I Am 30 Years Old. This Is What I Believe.

Dan Oshinsky talking to the Digital Brisbane podcast

I am 30 years old, and I have so much more to learn. I’ve gotten the chance to work with amazing people at BuzzFeed and The New Yorker. I’ve led teams, launched products, and given talks at conferences. I’ve even been introduced on stage as an “expert” in my field.

But I am definitely not an expert. I’m only just starting to learn how to do this job, and learning how to build and lead teams that can do amazing work. I left my last job partially because I felt like I was no longer being challenged in my role, and I hated feeling like I wasn’t pushing myself to get better. There is a lot I can’t control in my work, but I can control the way I develop my skills and learn new things.

Complacency is the enemy of the work — and I’m determined to keep learning and keep growing.

Over the past year, there are certain things I’ve come to believe hold true. I know that my beliefs will continue to change. I know that I will change.

But here, at 30, is what I believe:

You don’t need to be able to predict the future — but it helps if you can see what’s coming around the corner.

Direction is more important than speed. It doesn’t matter how fast you’re going if you’re headed the wrong way.

The smartest people I know ask a lot of great questions, and I don’t think that’s a coincidence.

If you’re in a job where everybody else is smarter than you, you’re challenged every day, and you feel like a complete impostor, congratulations! You’re in the right place.

There’s always a way.

Challenge the ideas you hear about. Don’t take other people’s successes or failures at face value. Test them for yourself and see what works for you.

I need to get better at so many things: Not offering unsolicited advice. Asking questions even when I think I know the answer already. Saying “no” when I don’t have the time.

I am not particularly good at anything by myself. Everything I do well, I do with people I love.

One the hardest parts of getting older is deciding what you really want to spend your money and time on, and actually sticking to it.

The best nights out are the most unexpected.

Everything is better shared.

Four magic words that will change the way you fly: “Can you help me?” People can be so rude when they travel. Just be kind, and ask for help. It’ll take you far.

Overcommunicate. Don’t assume that people around you are on the same page. Make sure they know what’s expected of them, and what they expect of you.

Your plan isn’t much of a plan if you can’t get your team to buy in.

When you’re making a big decision, lay out all the options, get all the information you can, and make the best choice with what you have. It won’t always lead to the right outcome, but you don’t have much control over the outcome. Worry about what you can control: the process, and the work.

And most of all: Every day, I try to be a little more: more enthusiastic, more helpful, more loving. I’m so lucky to have married a woman who is all of those things — and, yes, even more. I love you more than ever, Sally.

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That photo at top was taken by the @DigitalBrisbane team.

Something We Tried (And Loved) In 2017: Wishing More People Happy Birthday!

A few years ago, my friend Leslie’s dad died, and she wrote a wonderful piece about him. This one part of her story really stuck with me: Every year, Leslie’s dad would call family, friends, and co-workers on their birthdays and sing “Happy Birthday”:

“The dude had a goddamn calendar full of people he would call on their birthdays. From what I’ve learned in the past couple of months, it numbered in the hundreds. If he knew your birthday, he would call you on it and sing happy birthday. He had what I would call a church choir voice. Which is to say, not great, but he would belt it out nonetheless. If you picked up, he’d sing your ear off. If you screened, he’d sing it to your voicemail.”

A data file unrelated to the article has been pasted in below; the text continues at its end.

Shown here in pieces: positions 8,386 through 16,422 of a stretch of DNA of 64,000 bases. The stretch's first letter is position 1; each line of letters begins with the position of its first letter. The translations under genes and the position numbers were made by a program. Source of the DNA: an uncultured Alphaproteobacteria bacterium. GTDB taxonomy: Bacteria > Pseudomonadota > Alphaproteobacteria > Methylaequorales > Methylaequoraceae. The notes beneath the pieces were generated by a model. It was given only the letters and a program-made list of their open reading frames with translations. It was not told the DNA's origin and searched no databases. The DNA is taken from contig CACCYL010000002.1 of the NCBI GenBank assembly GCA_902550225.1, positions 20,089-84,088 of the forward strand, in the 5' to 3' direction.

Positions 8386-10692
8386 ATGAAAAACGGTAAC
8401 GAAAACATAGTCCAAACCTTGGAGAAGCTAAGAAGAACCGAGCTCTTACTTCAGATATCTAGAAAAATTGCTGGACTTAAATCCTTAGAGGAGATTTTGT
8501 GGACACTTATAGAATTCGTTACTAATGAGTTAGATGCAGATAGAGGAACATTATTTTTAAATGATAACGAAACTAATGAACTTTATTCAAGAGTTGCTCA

And it wasn’t until after he died that Leslie realized how much of an impact those yearly birthday calls had made on everyone who was on the receiving end:

“In the past three months, I’ve had untold numbers of people approach me and tell me they had messages from my dad on their phones singing them happy birthday. Happy birthday to Mark! Happy birthday to Suzanne! Happy birthday to Margaret! Happy birthday to family and friends and to people I don’t know from Adam!”

I loved the idea that one little gesture could matter so much to so many people. I’m not much for singing loudly, so Sally and I made a resolution to try something new in 2017: Sending birthday cards.

We made a calendar of people we love, we got their addresses, and we started sending cards to them. This year, we’ve sent about 75 cards — next year, I hope, we’ll send more.(1)

This has been a strange, stressful year for all of us, but sitting down and writing a birthday note to friends and family reminded us how lucky we are to have such great people in our lives. No matter what’s happening in the world, we have these relationships, and we’re so grateful for them. And every birthday is a reminder that there are always great reasons to celebrate with the people we love.

Here’s to getting older — and many more years of happy birthdays (and birthday cards) to come.

———

That’s a birthday card from hellosmallworld on Etsy. They make great cards.

  1. Etsy, I’ve learned, is a great place to buy birthday cards. I love stores like HenPenPaperCo, YeaOhGreetings, hellosmallworld, and lafamiliagreen for original cards.

Talk To Your Fans.

Here’s something I’m trying to do more of: Talk to the people who use our products.

The easy way to do that is to survey them. We’ll send a survey to our subscribers, and promise them that it only takes 2-3 minutes to finish the survey.(1) Or we’ll ask readers to reply to a newsletter with their thoughts. It’s an effective way to get a lot of feedback all at once from readers.(2)

But there’s something even better than getting these online responses from our fans: Literally going out into the world and talking to them.

I can’t tell you how important these IRL conversations have been in shaping the way I think about the relationship between us and our readers. When I start to hear the same themes over and over again from very different people, it’s a clear indicator that we’re either doing something right — or very wrong.